This idea has been proposed recurringly, but it received new media attention two years ago, when the Aoraki Conservation Board received an informal paper authored by David Round. (It’s not online, but contact me if you’d like a copy.) The paper purported in its title to be considering practicalities of “a conservation tax”, but despite discussing a conservation tax at first, he advocated much more strongly for a conservation pass system—specifically one targeted at non-residents.

The proposal would require non-residents to carry a pass whenever in designated zones on the conservation estate, possibly all of the conservation estate except for designated short walks on the edges. He argues that it’d be much easier to enforce than the existing hut ticket system. Unlike hut tickets, a conservation pass system would make it immediately clear to authorities if a person is on the conservation estate without permission. Evading enforcement becomes more difficult.

With David Round’s proposal, a pass would not be required for New Zealander residents, or at the very least residents would be eligible to acquire one considerably more cheaply.

An implied consequence of this idea, which needs consideration, is that it would most probably require everyone (New Zealanders included) to perpetually carry identification whilst on the conservation estate, either to be able to prove residence or to prove that the associated conservation pass belongs to them. On the surface this may seem mostly inconsequential for middle class office workers, except for the inconvenience of needing to carry their drivers licence or passports.

If New Zealand’s serious, however, about retaining real and unhindered access for all New Zealanders who manage to get to conservation land, then there needs to be genuine consideration of the possible effects that ID requirements could have on residents who don’t already have some form of identification. An ID requirement possibly creates a major barrier to being able to legally enter the conservation estate for some people who aren’t well equipped to go through processes necessary to get an appropriate ID. It could risk shutting entire classes of New Zealanders out of their own public land.

A conservation pass is a clear contradiction to existing law. It’d require at least some people to pay for entry to the conservation estate, which present law does not allow. If there must be user-pays then I’m not absolutely opposed to the concept, but for this reason I’m cautious of wanting to implement anything like this without a clear discussion about where we might be going, which rights are being compromised and which precedents are potentially being created.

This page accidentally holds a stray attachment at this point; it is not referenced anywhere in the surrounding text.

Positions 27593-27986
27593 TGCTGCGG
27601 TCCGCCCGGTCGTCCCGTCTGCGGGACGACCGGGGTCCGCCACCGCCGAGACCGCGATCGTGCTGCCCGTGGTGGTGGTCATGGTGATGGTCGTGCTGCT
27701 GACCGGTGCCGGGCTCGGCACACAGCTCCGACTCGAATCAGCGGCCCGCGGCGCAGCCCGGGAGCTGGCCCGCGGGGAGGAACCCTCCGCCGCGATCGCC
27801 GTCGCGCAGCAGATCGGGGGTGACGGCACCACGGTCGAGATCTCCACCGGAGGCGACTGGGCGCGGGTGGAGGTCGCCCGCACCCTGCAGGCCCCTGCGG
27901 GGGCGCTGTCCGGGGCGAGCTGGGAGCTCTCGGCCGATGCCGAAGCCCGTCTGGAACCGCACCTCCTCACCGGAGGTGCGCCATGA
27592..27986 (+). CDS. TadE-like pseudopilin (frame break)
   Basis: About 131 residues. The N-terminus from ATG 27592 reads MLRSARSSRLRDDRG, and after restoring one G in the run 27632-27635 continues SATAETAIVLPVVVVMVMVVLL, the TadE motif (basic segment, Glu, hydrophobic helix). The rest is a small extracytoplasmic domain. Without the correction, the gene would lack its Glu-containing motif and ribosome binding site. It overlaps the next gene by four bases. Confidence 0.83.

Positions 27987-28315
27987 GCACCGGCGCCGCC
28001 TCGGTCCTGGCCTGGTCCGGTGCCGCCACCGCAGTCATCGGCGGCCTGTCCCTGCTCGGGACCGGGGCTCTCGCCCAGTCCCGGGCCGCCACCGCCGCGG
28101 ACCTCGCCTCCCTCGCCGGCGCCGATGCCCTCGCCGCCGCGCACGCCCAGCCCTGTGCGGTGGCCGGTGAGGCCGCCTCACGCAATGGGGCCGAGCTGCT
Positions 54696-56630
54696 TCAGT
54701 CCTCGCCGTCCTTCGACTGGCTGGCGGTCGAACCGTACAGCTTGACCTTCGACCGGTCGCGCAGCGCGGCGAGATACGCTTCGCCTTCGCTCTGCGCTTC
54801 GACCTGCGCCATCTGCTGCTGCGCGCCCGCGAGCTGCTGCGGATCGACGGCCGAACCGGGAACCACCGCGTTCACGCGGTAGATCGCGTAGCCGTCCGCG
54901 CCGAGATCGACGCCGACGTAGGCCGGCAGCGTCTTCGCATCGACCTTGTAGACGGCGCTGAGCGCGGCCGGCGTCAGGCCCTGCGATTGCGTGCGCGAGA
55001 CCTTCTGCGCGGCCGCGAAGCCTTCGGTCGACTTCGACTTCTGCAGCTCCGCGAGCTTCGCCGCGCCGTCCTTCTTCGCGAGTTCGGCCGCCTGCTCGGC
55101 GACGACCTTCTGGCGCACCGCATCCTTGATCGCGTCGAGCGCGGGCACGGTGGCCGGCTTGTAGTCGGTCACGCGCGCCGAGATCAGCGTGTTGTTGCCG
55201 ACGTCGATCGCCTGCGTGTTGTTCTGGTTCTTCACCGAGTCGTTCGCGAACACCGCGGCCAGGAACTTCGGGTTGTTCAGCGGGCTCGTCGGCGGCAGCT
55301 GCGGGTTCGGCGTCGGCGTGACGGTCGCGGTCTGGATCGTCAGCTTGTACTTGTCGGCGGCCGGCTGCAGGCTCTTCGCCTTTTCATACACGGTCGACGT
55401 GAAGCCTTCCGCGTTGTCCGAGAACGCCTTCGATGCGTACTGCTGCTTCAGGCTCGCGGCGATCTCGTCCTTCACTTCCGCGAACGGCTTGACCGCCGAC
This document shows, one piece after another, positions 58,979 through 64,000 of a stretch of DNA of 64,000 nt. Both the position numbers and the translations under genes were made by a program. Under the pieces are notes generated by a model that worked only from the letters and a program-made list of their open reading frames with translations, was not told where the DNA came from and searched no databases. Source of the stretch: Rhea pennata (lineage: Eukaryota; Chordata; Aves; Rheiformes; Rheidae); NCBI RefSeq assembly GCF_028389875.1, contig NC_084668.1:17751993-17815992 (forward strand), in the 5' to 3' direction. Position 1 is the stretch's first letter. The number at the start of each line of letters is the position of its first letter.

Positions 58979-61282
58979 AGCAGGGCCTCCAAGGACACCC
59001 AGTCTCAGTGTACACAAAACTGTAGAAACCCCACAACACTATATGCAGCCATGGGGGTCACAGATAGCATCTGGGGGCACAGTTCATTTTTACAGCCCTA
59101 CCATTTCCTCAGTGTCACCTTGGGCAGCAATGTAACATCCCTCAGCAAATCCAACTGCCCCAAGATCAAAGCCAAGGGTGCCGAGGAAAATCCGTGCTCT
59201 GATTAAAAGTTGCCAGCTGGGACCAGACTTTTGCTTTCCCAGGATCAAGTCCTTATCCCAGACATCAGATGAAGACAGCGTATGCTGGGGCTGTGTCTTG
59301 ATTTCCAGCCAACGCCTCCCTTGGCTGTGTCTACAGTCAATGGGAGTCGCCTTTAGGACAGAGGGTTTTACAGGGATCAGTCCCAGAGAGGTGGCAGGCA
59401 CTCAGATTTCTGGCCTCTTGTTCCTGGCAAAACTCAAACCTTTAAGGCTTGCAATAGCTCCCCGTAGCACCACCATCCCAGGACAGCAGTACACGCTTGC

Must there be user-pays?

All of the above assumes that some kind of user-pays system for tourists is inevitable. This isn’t necessarily absolute. For example, a conservation levy could be imposed on businesses and wages of those businesses’ employees where they mostly target and profit from international tourists. It’s not an unheard of concept. The town of Queenstown recurringly considers the possibility of placing a levy on accommodation, so as to extract revenue from its vast number of tourists which flood the town, compared with its relatively small number of ratepayers.

For the year ending March 2015, Statistics New Zealand estimates that international tourists spent $11.8 billion of the $29.8 billion spent on tourism in New Zealand total. 168,012 people are employed directly in tourism. A further value of $7.9 billion was added through indirect support of tourism.

With such a large and successful industry, could a tourist levy applied done on a larger scale for all tourism businesses, accommodation and restaurants that benefit from the conservation estate? If they’re making the money from tourists, which in turn result in heavier and more expensive management of the conservation estate, is it not fair that those who benefit most contribute more directly to the upkeep? Why not put a surcharge on everything tourists buy, and on the wages of workers in the tourism industry?

In fact, this collection of revenue from tourism, for the government, activity happens to be a scheme that we already implement. It’s more commonly known as tax.

New Zealand’s government derives tax revenue from business tax. It derives personal income tax. Furthermore, our tourism industry was directly responsible for roughly $2.5 billion of GST in the year ending March 2015, which went directly to Inland Revenue from visitor purchases of goods and services. By comparison, the Department of Conservation’s entire Crown funding for the year-ending June 2015, for all of its operations, both recreation and natural heritage throughout the entire country, was just $315 million.